Elasticity is a straightforward concept showing how price changes impact volume sold and hence revenue and profit.  However, although conceptually easy, elasticity is complex in practice as it should never be used as a single number to describe a brand or category.  In practice, elasticity is complicated by many factors:

  • elasticity is non-linear, and changes as pricing moves away from the average
  • elasticity varies by segment, as different customers have different needs and seek different benefits, so some segments may even be inelastic to pricing
  • elasticity varies by occasion, and the context in which a product is bought will influence elasticity dramatically (and is often linked to segments) – an impulse purchase may show very different price elasticity to a pre-planned purchase
  • elasticity changes over time
  • elasticity depends on the method of communication (eg daily rate vs hourly rate vs total cost)

Jaw jaw not war war

Low price advantages over competitors are almost always short lived.  Attempting to increase your share by dropping prices more often leads to retaining your original share at lower prices – not a smart business move.  When prices drop, customers’ expectations change and their perception of price reference points becomes distorted, remaining so long after a price war ends and often re-setting the category pricing for the long term.  Research shows that the lowest price someone has paid for a product is the one that they often remember best, and therefore acts as an anchor or reference point for their future purchases.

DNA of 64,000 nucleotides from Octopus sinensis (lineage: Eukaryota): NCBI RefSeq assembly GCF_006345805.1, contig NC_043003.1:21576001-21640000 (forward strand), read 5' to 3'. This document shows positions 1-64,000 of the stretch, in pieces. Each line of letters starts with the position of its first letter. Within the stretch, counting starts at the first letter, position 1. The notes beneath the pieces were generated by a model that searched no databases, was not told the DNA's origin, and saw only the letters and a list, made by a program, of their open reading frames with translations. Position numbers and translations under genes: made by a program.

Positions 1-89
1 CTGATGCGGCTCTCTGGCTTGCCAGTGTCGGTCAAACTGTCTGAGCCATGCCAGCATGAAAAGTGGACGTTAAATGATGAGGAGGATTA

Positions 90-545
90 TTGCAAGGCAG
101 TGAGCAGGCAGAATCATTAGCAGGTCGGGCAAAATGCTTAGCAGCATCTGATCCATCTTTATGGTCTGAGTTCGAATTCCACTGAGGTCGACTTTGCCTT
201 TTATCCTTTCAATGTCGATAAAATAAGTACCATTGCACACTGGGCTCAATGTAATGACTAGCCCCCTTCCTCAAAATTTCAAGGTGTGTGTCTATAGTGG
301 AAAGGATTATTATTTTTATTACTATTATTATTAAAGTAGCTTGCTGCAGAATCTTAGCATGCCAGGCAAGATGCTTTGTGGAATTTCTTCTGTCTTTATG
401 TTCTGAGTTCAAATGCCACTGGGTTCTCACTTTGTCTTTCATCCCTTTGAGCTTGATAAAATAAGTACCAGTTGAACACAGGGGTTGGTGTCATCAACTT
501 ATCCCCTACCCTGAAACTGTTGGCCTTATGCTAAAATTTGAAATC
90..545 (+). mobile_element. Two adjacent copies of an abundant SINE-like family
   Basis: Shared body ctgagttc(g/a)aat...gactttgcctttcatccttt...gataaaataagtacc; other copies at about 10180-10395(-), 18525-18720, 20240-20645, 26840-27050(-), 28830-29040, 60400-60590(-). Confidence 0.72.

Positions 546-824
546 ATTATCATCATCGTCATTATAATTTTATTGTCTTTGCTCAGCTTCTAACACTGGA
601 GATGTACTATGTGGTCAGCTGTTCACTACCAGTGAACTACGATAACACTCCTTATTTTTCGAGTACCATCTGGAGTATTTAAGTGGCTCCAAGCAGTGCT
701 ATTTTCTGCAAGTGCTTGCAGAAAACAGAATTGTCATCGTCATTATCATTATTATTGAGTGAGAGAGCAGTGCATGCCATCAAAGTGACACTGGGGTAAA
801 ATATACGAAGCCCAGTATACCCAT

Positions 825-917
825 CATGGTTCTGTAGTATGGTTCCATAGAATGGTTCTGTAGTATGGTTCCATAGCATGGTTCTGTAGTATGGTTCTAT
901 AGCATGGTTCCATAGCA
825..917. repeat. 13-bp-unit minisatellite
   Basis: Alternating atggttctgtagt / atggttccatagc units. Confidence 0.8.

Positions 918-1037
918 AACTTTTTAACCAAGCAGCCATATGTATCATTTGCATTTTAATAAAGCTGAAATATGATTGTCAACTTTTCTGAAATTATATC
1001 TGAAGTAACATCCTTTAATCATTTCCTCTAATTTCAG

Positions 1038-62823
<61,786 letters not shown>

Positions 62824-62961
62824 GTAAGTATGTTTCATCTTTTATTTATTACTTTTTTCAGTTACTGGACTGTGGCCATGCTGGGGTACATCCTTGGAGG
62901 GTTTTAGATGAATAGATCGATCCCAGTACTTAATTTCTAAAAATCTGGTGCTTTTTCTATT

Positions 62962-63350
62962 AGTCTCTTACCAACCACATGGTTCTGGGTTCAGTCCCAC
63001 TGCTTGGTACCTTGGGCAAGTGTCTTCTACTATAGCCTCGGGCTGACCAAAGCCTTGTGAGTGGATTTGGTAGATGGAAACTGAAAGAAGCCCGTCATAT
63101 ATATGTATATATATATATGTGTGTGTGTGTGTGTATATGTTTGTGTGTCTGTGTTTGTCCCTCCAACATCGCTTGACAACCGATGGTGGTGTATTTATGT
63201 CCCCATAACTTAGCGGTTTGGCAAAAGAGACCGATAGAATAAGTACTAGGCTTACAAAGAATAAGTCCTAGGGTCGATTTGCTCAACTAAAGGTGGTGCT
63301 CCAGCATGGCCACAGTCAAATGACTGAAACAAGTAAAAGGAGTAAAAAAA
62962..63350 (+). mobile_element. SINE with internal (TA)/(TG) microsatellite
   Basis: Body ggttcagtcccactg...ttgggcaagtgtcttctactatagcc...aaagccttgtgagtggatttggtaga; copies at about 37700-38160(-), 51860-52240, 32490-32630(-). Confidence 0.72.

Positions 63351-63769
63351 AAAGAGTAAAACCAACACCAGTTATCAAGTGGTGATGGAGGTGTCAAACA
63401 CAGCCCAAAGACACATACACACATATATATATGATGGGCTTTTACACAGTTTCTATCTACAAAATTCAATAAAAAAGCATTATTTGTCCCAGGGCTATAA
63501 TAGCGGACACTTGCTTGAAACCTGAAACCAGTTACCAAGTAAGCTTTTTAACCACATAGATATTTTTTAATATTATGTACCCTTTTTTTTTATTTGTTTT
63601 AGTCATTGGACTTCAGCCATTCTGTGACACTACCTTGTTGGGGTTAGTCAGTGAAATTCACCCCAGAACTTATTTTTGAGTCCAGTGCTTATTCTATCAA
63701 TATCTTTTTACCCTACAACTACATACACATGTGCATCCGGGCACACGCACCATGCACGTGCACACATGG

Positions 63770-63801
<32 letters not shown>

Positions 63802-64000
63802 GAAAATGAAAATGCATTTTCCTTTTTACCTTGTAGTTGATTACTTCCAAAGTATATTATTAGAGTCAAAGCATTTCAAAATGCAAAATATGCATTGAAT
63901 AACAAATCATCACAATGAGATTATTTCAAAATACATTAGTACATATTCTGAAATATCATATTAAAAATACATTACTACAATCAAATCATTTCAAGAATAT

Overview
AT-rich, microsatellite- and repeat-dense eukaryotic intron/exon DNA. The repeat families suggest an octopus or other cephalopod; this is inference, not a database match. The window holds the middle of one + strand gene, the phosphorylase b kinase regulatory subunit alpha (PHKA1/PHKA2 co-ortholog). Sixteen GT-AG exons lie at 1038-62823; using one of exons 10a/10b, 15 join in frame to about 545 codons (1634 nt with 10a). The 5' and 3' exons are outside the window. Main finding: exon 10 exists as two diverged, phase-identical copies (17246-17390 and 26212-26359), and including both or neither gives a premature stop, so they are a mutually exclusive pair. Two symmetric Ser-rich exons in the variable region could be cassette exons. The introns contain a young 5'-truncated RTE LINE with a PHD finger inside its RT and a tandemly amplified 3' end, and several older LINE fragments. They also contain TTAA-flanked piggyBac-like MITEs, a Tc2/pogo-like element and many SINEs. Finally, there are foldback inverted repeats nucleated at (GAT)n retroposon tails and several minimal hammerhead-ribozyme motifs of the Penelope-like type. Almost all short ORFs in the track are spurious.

More importantly, and worryingly, customers become sensitised to price at the expense of product benefits when price is the focus of market activity.  So even if you sell a superior product, and charge more than your competitors, then taking customer attention away from these benefits can upset the balance of price vs benefits makingyour customers less benefit sensitive.  Price wars change perceptions of your products, usually adversely and very often for a long time. Price wars are to be avoided at all costs (no pun intended).

The research advantage?

This is a great book, and contains further advice on how to price for markets, individual products and also at a transactional level as well as examples and case studies of pricing in different categories and contexts.  I would recommend it to anyway making price decisions (or conducting price research).

Market research has done itself some great disservice in the past, and especially over the past two years, in focusing attention on pricing as a lever to drive share (often with client collaboration).  In most cases, the share has not been sustained, and all that has happened is that prices and margins have dropped for everyone.

A recent thread on LinkedIn, has discussed the challenges and barriers for market research to be accepted by senior management in client companies. Although I am only a small operator trying to negotiate with the big boys, I believe one of my key challenges is to sell the value of what I do, and charge appropriately.  If I sell myself short on price, then I will always struggle to have my value appreciated. Small and big alike, the market research industry has to face up to the same challenge.

REFERENCE

The Price Advantage by Baker, Marn & Zawada